Herbal Pain Ointment Recipe

herbal salve

Pain Ointment

I usually make a version of this ointment once a year for general aches and pains, for a sore back or neck and shoulder pain . Also works well for arthritis and joint pains. The herbs are selected intuitively, what I have available, and also what is growing at the time when needed.

20g of your chosen wax
120ml herbal infused oil *
25 drops of essential oil (optional)

* The infused oil was made with things that I had on hand. From the garden – rosemary, lavender, pine needles, juniper leaves, and new comfrey shoots that were just emerging. From the kitchen – ginger and chilli, and some dried herbs I had from last year – arnica flowers and some plantain leaves.

To make the infused oil:
a) Place olive oil in a large glass jar or a glass bowl or jug (glass jugs are easier to pour later) and add the herbs: rosemary, ginger, comfrey leaves, dried plantain, dried arnica flowers, chilli, pine needles, juniper leaves and lavender flowers or the stems.
b) Place the glass container over a bain-marie (a saucepan of water) being careful not to let the water splash in to the oil. Turn the heat on low and slow cook for 3-4 hours or longer if you prefer. Leave the oil to one side.

To make the ointment:
a) Melt the wax in another glass container. This can also be done over a bain-marie.
b) Once the wax is melted add the herb infused oil you made earlier and stir.
c) Optional: If you would like to add therapeutic essential oil, then do so now.
I used wintergreen, peppermint, turmeric, rosemary and lavender.
Mix and pour in to containers and use went set.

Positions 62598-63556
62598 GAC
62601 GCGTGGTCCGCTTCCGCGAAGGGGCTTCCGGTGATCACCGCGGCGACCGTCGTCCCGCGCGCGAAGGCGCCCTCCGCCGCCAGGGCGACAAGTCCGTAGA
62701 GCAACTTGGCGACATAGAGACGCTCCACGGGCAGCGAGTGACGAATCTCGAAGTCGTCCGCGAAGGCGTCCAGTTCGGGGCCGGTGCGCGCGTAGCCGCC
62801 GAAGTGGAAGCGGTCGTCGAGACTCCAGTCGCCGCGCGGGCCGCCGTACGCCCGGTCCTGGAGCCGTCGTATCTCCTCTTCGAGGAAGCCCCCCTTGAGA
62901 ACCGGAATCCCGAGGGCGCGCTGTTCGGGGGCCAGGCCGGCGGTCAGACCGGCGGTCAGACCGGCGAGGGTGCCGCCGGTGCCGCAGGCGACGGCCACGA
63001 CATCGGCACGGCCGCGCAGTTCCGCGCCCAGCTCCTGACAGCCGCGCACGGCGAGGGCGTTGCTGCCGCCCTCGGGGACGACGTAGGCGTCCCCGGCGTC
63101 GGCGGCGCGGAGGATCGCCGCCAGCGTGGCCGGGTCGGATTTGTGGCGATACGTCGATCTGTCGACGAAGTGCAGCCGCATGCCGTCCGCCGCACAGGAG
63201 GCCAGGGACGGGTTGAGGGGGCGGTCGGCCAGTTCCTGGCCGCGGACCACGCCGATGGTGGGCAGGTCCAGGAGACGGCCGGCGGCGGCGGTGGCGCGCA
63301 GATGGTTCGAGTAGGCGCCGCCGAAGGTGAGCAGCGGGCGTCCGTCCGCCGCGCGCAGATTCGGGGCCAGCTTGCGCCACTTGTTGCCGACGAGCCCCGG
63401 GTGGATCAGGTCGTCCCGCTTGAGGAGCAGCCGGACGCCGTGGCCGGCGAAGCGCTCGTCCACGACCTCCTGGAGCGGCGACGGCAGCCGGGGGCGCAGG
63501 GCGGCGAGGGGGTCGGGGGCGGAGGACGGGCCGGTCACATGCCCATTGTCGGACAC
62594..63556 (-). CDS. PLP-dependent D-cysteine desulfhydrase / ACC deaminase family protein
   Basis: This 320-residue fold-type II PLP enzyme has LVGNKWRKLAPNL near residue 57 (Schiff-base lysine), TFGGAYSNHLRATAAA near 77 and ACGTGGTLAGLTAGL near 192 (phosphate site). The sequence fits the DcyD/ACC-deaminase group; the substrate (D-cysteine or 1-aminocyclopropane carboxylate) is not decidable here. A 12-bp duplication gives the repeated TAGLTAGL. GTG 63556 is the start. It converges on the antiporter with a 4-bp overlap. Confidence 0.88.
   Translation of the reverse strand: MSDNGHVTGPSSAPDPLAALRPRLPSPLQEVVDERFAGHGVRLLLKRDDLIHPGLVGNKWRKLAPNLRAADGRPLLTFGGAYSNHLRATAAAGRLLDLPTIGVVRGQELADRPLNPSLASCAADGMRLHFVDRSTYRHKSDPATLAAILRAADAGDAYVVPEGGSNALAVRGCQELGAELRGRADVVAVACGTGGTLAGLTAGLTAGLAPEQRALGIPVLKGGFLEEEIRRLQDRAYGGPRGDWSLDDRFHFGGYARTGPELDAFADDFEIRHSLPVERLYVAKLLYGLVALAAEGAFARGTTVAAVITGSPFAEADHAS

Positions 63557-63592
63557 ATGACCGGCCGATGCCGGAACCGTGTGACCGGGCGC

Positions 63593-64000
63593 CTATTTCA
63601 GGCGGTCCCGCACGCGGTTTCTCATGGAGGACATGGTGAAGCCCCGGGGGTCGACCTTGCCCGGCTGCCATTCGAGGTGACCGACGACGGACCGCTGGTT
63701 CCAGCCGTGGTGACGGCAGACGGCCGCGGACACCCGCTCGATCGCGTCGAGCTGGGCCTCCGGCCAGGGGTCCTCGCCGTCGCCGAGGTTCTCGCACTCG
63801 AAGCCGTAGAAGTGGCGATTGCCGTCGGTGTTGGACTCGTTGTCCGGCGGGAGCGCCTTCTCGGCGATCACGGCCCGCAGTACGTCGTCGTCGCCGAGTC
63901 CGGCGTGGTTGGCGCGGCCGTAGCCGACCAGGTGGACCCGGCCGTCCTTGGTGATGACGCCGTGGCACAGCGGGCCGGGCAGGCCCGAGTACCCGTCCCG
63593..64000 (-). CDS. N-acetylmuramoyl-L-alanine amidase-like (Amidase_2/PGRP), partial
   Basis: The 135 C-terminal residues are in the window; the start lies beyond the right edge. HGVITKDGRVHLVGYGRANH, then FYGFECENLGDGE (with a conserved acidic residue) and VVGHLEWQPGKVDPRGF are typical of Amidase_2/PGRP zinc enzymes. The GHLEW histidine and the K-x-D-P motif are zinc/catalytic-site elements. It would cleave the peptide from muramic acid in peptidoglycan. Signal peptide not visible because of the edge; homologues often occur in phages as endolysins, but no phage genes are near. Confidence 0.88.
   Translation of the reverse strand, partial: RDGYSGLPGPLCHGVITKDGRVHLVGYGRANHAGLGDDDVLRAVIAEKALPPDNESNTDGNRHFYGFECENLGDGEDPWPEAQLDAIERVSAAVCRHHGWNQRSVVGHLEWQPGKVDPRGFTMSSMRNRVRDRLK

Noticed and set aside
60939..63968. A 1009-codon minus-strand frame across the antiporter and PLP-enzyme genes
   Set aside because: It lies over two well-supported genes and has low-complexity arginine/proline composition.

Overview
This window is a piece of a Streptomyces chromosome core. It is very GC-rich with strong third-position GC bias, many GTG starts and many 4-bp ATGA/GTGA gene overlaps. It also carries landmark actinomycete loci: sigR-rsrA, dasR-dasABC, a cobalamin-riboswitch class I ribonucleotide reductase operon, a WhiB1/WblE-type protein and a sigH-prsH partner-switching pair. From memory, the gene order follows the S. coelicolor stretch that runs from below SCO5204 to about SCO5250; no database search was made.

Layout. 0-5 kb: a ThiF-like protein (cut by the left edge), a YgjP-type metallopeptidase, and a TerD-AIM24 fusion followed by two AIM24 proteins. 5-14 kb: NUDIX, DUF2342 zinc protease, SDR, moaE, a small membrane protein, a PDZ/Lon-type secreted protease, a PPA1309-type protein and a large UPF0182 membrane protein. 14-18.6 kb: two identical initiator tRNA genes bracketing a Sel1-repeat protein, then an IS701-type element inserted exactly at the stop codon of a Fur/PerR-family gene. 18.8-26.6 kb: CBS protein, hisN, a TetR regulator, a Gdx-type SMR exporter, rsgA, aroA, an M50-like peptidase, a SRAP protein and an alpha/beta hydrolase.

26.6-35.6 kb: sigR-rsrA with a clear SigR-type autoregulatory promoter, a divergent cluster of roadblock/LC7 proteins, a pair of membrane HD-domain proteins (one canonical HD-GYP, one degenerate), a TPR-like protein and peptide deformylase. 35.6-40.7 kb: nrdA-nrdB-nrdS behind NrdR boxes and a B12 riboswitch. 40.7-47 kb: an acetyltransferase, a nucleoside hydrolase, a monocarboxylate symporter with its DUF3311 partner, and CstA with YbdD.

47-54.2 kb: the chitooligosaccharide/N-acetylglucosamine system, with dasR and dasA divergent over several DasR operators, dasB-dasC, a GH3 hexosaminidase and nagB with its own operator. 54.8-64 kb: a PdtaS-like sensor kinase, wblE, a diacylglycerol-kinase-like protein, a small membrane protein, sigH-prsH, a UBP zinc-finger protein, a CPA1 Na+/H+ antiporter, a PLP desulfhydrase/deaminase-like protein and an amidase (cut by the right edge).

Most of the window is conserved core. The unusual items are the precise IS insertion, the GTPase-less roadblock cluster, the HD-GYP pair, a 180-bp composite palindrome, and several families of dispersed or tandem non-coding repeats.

Apply to the problem area and deeply massage in to the skin.

Please note: Wintergreen essential oil is not suitable for children, or those with bleeding disorders, during pregnancy or while breastfeeding.

Free Luna Calendar 2023

Free luna Calendar for 2023. Based on the moon phases of the Northern hemisphere. Perfect for tracking all the various phases, ideal for herbal medicine making, cupping/hijamah, moon gardening or anything else. This is an A4 size.

To download the free calendar, click on the link here!

Farishta – New Botanical Perfume

botanical perfume

The perfume Farishta acquires its name from the Persian word ‘angel’ or ‘divine messenger’. It has a gentle floral breeze that whispers an odour of elapsed memories, of past monuments, and of unearthed images of native flora and aromatic herbs interlaced with stories of untamed resins, kept clandestine and immersed by the transient Near East desert sands.

My new scent Farishta is herbaceous, floral and resinous. Not cloying or overpowering, I wanted to create a scent that was ethereal but earthly, with a character of true flowers, herbs and resins that were mentioned in ancient manuscripts.

The soul of this scent, delicately interweaves Angelica archangelica and Egyptian lotus flower, both renowned and revered by the ancients. Ensuing notes of Champaca unfolds to create a trio of soft fluttery florals, that lie on a herbaceous bed of dill, myrtle and tarragon, evoking a sense of elevated awareness, heightened by cardamon and clove, and then tempered with vanilla and mellowed with saffron. The Resinous final layer is a merging of Amber, Labdanum, and the sweet balsamic notes of Gurjun.